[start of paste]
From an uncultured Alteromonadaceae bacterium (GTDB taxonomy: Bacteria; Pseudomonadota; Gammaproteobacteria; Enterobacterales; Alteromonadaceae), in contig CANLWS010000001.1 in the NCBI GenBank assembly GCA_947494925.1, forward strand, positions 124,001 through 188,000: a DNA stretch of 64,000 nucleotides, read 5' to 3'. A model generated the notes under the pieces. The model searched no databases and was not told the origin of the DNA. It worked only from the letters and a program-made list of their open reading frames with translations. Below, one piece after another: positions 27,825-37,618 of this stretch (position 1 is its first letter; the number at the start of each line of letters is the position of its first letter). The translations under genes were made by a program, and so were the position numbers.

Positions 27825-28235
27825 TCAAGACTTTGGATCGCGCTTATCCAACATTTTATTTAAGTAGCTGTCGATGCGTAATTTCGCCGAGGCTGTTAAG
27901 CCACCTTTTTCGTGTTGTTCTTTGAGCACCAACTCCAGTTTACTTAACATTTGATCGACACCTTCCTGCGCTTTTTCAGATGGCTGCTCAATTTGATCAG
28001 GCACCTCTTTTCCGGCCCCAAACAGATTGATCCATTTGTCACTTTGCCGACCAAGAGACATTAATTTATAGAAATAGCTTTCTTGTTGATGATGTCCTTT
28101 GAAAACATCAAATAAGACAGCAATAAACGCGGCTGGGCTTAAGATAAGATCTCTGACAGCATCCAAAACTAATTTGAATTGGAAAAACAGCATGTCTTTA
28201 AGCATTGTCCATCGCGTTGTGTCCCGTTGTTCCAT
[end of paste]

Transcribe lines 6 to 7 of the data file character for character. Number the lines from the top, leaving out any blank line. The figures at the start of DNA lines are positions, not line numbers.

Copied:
28101 GAAAACATCAAATAAGACAGCAATAAACGCGGCTGGGCTTAAGATAAGATCTCTGACAGCATCCAAAACTAATTTGAATTGGAAAAACAGCATGTCTTTA
28201 AGCATTGTCCATCGCGTTGTGTCCCGTTGTTCCAT